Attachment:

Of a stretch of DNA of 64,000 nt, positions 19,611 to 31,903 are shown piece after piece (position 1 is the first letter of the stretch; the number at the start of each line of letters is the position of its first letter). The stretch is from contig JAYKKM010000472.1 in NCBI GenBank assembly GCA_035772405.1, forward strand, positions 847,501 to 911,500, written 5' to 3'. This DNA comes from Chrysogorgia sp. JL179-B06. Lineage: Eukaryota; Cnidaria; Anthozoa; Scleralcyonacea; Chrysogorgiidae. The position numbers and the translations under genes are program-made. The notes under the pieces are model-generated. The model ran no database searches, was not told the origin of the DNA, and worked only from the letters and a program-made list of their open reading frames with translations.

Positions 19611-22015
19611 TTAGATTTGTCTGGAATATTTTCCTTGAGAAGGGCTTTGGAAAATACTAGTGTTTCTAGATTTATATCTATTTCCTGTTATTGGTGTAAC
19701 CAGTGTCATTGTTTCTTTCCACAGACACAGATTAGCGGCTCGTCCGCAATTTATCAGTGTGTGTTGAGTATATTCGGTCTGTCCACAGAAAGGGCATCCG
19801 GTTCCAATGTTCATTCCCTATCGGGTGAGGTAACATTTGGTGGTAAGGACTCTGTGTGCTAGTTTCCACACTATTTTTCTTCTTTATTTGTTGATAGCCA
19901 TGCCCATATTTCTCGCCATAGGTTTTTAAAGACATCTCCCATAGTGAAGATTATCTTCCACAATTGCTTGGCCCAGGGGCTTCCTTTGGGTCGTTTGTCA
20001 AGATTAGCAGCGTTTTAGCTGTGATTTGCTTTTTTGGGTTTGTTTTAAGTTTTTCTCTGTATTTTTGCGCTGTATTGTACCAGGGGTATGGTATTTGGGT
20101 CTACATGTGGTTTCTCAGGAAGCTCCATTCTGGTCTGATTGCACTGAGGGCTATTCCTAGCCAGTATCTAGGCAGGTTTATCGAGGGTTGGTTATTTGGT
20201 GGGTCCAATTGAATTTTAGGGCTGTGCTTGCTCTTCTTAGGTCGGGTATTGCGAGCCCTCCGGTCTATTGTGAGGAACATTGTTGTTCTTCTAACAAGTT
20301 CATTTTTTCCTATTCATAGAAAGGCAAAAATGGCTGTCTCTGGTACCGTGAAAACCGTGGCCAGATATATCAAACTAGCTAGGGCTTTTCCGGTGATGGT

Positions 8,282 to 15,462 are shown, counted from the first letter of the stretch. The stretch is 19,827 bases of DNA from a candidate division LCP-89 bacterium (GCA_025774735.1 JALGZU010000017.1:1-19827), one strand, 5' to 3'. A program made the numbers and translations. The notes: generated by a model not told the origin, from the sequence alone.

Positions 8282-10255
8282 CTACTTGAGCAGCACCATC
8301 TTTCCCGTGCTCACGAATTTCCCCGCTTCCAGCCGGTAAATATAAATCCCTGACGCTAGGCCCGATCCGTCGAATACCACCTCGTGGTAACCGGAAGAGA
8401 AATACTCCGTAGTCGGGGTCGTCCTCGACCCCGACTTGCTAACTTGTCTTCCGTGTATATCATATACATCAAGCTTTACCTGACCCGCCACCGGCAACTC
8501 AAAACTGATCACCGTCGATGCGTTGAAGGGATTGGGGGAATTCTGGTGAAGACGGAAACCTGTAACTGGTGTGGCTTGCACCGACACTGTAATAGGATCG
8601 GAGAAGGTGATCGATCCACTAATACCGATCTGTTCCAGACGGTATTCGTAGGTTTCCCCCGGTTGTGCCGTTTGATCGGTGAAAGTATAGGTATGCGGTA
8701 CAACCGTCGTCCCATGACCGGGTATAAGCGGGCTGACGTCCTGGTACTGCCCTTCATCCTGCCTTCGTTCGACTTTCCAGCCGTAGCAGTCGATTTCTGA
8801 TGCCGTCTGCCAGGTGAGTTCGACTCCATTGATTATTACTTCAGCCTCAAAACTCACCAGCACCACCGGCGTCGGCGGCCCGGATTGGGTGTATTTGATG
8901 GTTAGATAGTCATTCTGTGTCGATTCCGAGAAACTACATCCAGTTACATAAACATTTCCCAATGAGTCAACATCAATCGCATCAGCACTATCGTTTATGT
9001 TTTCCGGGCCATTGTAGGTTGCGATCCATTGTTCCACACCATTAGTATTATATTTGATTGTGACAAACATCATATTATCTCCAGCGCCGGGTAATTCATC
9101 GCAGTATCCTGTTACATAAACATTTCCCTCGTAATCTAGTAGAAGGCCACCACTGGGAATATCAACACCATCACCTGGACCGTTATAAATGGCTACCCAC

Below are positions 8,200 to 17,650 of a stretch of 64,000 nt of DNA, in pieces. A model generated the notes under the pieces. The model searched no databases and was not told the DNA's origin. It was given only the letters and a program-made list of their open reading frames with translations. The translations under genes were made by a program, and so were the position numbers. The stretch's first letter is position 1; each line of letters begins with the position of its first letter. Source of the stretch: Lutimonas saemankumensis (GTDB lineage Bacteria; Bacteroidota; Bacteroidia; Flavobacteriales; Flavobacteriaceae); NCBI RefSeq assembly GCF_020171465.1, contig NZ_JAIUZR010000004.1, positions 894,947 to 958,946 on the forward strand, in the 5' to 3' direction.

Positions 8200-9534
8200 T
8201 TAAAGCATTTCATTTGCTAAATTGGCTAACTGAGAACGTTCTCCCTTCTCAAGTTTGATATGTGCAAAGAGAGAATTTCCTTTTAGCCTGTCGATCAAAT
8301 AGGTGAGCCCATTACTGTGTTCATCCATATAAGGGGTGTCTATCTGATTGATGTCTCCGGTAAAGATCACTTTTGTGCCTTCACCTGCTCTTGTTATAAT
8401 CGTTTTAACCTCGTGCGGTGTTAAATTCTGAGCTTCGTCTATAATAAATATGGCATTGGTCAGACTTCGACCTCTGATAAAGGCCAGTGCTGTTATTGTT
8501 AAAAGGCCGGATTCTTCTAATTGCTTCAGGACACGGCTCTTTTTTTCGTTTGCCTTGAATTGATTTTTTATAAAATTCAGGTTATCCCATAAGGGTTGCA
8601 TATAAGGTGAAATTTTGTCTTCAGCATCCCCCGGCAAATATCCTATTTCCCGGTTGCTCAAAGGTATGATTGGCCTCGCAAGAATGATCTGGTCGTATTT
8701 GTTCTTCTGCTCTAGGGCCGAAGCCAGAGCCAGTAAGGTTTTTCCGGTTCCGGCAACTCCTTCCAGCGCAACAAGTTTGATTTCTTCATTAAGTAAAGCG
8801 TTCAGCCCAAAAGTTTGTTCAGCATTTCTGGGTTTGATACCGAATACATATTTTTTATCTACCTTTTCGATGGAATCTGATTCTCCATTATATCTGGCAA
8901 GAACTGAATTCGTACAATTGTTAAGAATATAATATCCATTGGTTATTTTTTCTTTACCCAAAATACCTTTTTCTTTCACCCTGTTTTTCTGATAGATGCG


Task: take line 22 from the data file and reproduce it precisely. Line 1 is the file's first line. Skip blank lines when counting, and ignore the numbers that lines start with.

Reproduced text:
9101 GCAGTATCCTGTTACATAAACATTTCCCTCGTAATCTAGTAGAAGGCCACCACTGGGAATATCAACACCATCACCTGGACCGTTATAAATGGCTACCCAC